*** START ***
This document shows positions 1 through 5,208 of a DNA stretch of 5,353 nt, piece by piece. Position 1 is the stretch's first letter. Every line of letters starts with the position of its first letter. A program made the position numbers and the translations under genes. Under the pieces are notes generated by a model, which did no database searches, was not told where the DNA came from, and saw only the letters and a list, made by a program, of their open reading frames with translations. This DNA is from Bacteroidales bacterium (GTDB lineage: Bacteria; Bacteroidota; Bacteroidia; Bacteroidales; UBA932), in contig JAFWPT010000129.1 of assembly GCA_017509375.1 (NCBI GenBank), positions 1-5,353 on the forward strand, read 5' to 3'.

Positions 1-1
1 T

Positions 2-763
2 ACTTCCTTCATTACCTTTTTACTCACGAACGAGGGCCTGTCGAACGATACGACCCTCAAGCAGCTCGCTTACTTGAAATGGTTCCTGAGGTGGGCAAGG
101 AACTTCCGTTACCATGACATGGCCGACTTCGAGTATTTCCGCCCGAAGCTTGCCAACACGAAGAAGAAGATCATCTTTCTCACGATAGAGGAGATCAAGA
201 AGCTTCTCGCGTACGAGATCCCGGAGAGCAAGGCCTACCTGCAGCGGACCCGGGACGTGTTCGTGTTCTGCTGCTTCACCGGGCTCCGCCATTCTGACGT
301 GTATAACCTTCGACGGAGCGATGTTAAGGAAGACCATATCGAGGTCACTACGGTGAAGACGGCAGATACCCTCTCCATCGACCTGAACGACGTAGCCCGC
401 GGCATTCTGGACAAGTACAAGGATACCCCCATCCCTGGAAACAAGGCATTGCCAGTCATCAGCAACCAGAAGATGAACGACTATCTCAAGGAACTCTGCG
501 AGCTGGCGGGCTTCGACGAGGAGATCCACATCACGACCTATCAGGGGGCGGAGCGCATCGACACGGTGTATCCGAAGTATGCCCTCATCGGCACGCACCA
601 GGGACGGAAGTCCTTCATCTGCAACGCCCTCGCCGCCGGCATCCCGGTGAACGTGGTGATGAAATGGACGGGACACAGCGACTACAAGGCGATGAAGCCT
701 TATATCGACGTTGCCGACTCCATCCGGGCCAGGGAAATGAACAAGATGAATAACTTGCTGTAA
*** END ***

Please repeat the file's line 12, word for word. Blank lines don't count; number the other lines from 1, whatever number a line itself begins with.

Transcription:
701 TATATCGACGTTGCCGACTCCATCCGGGCCAGGGAAATGAACAAGATGAATAACTTGCTGTAA